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  1.  
    Hey dudes. Let's talk about our Local Bike Shops, or our favorite ones near us. Hell, even the ones who we think are dicks. What do they do that is cool? Any ideas for what makes a good or bad shop?

    The shop I work here in the Seattle area is known for being a really mellow and inviting pace. We put customer service ahead of everything else, and that's not marketing mumbo jumbo, we will spend all day with a customer (especially someone just starting out) to answer all their questions and get them set up. This to me is the most important thing for a shop to do, from new riders to experienced ones. And that's what sets an LBS apart from the internet.
    • CommentAuthormeatman
    • CommentTimeJan 13th 2011
     
    The closest shop to me is run by some really cool dudes. They are very helpful and I've never seen or heard of them judging anyone. I also like the fact that they'll show you how they did everything, repair wise. The few times I've needed them to do something I couldn't, they were like "come on back and watch me so you know what I'm doing."
    • CommentAuthoriliketoes
    • CommentTimeJan 13th 2011
     
    The Seattle area is sooo good to me. Just in my neighborhood I have access to a university-sponsored workspace (so clutch), a shop specializing in "recycled" bike parts (and poor service, but whatever), and one just down the street from my house that, besides being generally rad, custom builds some amazing frames.

    RideEveryday, where do you work?

    Good shops: used bins, co-op workspace, rad people with knowledge and patience
    The Bad: pretentious employees (when I was looking for my first 10-speed I was literally laughed at when I mentioned my price-range, thanks bros), over-priced components (I hate having to weigh the online cost against supporting local business), and definitely lack of weekend hours.
    • CommentAuthorper.k
    • CommentTimeJan 13th 2011
     
    not everyone is bad at Recycled Cycles but they do decent work and the used parts are a huge bonus.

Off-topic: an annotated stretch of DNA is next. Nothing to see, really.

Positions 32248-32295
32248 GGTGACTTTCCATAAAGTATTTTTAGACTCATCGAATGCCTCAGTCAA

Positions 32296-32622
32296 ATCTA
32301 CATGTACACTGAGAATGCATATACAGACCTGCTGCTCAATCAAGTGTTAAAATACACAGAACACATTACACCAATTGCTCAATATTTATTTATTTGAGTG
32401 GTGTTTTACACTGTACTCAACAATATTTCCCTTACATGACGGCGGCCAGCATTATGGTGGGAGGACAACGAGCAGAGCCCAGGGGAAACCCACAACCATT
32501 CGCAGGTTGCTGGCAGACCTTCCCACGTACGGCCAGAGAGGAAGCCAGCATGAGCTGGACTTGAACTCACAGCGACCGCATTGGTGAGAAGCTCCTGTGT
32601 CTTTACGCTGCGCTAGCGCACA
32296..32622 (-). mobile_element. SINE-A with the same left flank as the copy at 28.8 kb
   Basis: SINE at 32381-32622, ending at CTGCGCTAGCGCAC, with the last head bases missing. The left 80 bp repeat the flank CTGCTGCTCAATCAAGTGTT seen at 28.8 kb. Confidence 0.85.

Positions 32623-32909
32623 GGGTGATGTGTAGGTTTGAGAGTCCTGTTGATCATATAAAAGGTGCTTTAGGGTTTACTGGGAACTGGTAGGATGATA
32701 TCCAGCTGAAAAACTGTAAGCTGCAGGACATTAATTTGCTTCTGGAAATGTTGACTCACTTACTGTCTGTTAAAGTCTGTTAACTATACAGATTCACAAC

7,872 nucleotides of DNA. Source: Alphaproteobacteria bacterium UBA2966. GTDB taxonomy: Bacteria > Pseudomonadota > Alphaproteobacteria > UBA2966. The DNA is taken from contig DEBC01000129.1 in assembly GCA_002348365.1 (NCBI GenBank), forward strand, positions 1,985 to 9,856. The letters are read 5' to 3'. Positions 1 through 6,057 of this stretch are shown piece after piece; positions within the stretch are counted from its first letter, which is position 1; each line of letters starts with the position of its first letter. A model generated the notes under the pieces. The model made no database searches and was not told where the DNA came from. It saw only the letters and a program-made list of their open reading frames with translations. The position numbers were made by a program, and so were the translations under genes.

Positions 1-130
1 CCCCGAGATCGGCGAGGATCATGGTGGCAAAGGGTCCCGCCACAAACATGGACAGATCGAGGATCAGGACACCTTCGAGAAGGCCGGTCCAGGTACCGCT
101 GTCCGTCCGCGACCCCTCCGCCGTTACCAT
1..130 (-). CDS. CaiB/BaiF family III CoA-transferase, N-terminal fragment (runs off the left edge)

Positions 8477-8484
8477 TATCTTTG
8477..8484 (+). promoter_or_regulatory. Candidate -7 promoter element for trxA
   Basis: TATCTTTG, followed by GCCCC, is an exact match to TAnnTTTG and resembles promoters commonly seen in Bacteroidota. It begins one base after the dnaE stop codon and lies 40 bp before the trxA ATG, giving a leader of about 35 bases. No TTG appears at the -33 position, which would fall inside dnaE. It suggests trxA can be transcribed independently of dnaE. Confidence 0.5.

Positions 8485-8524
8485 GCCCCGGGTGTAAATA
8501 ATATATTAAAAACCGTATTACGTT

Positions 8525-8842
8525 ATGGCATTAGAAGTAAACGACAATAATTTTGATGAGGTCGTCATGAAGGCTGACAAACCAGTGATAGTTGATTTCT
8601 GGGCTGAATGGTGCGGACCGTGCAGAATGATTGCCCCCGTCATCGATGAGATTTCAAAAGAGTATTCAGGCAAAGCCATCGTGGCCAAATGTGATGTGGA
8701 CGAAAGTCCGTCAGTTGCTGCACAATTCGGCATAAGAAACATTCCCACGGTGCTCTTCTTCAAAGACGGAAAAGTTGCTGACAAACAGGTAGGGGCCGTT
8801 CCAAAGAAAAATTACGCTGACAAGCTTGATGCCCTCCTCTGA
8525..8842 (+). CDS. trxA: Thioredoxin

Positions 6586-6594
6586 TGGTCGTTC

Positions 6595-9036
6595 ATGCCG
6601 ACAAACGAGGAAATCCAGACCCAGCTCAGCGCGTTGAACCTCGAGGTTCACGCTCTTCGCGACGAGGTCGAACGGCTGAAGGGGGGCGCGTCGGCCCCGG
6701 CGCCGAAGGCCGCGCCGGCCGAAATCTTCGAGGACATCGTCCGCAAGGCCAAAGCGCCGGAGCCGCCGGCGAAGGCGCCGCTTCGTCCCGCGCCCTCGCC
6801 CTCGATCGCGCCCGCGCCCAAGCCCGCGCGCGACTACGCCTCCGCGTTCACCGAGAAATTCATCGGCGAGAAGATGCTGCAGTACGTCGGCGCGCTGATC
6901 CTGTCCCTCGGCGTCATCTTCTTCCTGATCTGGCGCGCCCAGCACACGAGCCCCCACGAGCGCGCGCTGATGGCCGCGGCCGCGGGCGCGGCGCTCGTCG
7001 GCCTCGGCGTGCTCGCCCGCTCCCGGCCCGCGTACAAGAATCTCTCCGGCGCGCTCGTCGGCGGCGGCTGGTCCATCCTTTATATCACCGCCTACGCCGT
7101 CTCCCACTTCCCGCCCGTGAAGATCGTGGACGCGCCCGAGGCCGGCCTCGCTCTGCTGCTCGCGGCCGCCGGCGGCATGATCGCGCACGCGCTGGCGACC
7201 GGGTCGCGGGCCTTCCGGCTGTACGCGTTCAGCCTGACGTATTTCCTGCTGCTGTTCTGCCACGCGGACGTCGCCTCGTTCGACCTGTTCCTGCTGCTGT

If not there, I'd generally go to 2020 Cycles. Relaxed environment, friendly, nice selection of parts, good knowledge, honest, community supportive, independently owned.

    Toes, is that custom shop on the north end of university ave??
  2.  
    I think he's talking about R&E Cycles
    • CommentAuthorveggie
    • CommentTimeJan 13th 2011
     
    I never go to bike shops(my dad used to own one, so our garage pretty much is one), but there is a shop near downtown called Westend that is situated in the middle of a neighborhood in an old building that seems very good. They have been around a while so they must be doing something right. They even have a museum of old and unique bikes right when you walk in.
    • CommentAuthorKevint143
    • CommentTimeJan 13th 2011
     
    Portland has too many bike shops
    • CommentAuthoronionskin
    • CommentTimeJan 13th 2011
     
    This will surely get someone riled:
    Yellow Jersey in Madison.
    The owner gets flamed on all kinds of forums, but this is a guy who has been living and breathing this stuff for almost four decades. If you go in there to TALK to him, not to try to impress him with all your knowledge, he is an encyclopedic resource, as is his website (disorganized as is...google is your friend).
    My typical experience is to scour every forum, come up with what I think I want to do, then go talk to Andy and end up 180 degrees from where I thought I would.
    You are all a great resource on this forum and others, but we are all biased by what we like and own and that is what we talk about or recommend. So IMO, forums provide a good starting point only, if you go from here to Universal, you are probably missing out. Andy is not biased, contrary to what some of his critics out there say, he will do whatever you want get whatever you want, build whatever you want with no complaints. He listens carefully (even when he is doing three other things simultaneously "go on, I'm listening...") to what you are trying to accomplish, what your riding style is, your stature, etc. and gently nudges you in the right direction by dropping very important kernels of carefully tailored information...the kind you DON'T get on forums. That is experience that only comes from selling and building bikes for thousands of clients of all abilities. That's why I get pissed when some punk levels a bunch of slander against him because he didn't hear what he wanted.